Memorial tree for air crash doctor

IN LOVING MEMORY: A memorial tree for Ralph Saxe, who died in an air crash in Timona Park two years ago.
IN LOVING MEMORY: A memorial tree for Ralph Saxe, who died in an air crash in Timona Park two years ago.

Some days Joanne Saxe feels it's been longer than two years since her husband was killed in a Feilding plane crash; some days she wakes up thinking it was yesterday.

Radius Medical-The Palms managing director and pilot Ralph Saxe died alongside his friend, chiropractor Brett Ireland, when the Yak-52 plane he was flying crashed at Timona Park two years ago.

Mrs Saxe, with close friends and family, marked the second anniversary of the crash yesterday by planting Dr Saxe's favourite tree, a smoke tree, near the crash site.

"It's such a beautiful tree. It's so soft and gentle and it waves gently in the wind.

"I decided I wanted to plant one for Ralph at home and not one, not two, not three would grow.

"Since the tree was so special to him I thought I would plant one at Timona Park and it would help tell his story to people."

Mrs Saxe said she had put a plaque underneath the branches of the tree so those passing by could read about how special Dr Saxe was.

"It flowers in January so in a way the month of the anniversary is when the tree is at its best."

Joanne and Ralph were married in 2007 and worked together at Radius Medical-The Palms for 17 years.

Mrs Saxe has also set up a memorial seat for Dr Saxe at Pauanui airfield on the Coromandel Peninsula, where the two holidayed every second weekend.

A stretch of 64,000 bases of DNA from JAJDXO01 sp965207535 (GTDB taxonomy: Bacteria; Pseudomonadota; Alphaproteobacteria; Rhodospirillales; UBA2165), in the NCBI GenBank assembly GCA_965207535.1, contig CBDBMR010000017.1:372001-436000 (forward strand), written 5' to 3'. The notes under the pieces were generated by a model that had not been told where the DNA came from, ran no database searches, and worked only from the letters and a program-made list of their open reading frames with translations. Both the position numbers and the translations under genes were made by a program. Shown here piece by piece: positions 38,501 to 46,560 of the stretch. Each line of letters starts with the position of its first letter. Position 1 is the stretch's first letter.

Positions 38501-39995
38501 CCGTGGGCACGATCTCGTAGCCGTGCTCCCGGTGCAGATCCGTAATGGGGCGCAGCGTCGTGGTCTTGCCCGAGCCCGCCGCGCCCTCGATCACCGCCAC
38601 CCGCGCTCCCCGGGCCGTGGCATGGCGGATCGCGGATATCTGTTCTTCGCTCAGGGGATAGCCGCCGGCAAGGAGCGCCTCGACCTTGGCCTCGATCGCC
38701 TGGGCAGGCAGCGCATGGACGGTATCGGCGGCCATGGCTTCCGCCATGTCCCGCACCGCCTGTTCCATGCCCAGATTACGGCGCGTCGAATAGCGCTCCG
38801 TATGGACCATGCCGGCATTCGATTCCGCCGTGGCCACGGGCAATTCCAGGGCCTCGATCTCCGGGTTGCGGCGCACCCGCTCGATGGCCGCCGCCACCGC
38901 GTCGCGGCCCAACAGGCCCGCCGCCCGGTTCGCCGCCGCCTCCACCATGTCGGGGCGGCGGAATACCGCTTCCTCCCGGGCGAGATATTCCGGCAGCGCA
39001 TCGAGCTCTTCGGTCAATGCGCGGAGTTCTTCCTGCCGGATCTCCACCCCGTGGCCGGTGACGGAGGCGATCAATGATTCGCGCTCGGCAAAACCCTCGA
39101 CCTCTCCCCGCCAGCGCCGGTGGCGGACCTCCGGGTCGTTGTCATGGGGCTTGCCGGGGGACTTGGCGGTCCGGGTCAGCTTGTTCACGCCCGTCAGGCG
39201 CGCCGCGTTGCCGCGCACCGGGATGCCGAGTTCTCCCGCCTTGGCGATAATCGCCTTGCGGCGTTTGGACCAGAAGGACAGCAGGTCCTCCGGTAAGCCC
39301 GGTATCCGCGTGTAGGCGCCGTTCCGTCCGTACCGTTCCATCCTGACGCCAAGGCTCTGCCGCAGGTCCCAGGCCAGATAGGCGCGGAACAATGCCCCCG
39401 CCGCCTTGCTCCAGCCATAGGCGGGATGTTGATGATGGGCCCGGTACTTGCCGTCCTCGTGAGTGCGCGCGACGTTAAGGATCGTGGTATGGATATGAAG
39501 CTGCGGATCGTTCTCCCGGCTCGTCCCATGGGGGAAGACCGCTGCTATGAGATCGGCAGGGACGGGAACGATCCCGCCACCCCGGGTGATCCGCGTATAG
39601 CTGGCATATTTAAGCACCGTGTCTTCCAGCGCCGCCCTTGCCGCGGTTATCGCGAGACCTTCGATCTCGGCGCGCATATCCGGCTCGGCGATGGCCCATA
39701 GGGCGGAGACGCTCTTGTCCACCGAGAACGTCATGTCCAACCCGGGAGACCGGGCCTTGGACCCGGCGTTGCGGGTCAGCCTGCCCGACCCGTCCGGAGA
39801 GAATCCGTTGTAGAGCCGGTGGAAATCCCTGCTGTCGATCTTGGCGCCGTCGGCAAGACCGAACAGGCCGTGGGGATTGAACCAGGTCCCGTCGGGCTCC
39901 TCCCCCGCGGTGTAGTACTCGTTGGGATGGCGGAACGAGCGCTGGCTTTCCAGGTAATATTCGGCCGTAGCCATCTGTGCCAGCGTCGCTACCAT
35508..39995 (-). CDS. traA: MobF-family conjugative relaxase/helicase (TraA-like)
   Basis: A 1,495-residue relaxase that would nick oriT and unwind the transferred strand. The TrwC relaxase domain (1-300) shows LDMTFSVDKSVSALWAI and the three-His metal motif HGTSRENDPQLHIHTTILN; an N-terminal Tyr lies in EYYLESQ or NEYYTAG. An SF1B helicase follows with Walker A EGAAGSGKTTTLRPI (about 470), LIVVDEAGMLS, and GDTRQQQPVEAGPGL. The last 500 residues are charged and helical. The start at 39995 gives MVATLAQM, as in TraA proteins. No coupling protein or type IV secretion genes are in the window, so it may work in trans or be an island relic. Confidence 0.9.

A Civil Aviation Authority report, released on the first anniversary of the crash, found a loose screwdriver lodged into the elevator control of the plane left Dr Saxe unable to pull up after completing a slow roll.

The report also made mention of Dr Saxe's heroic last-ditch move to avoid impact with nearby houses on the western side of Timona Park.

Moments before the crash he performed a roll to the right, which was interpreted as a way of avoiding those houses.

"It's sometimes quite hard to accept that he is gone," Mrs Saxe said.

The first winter inside without him was the hardest. Mrs Saxe took up knitting and got through with the support of the community. She said help had not dimmed with time. She woke up again on this year's anniversary to 30 messages of support on her phone - a shower of texts, presents and love to get her through.

Manawatu Standard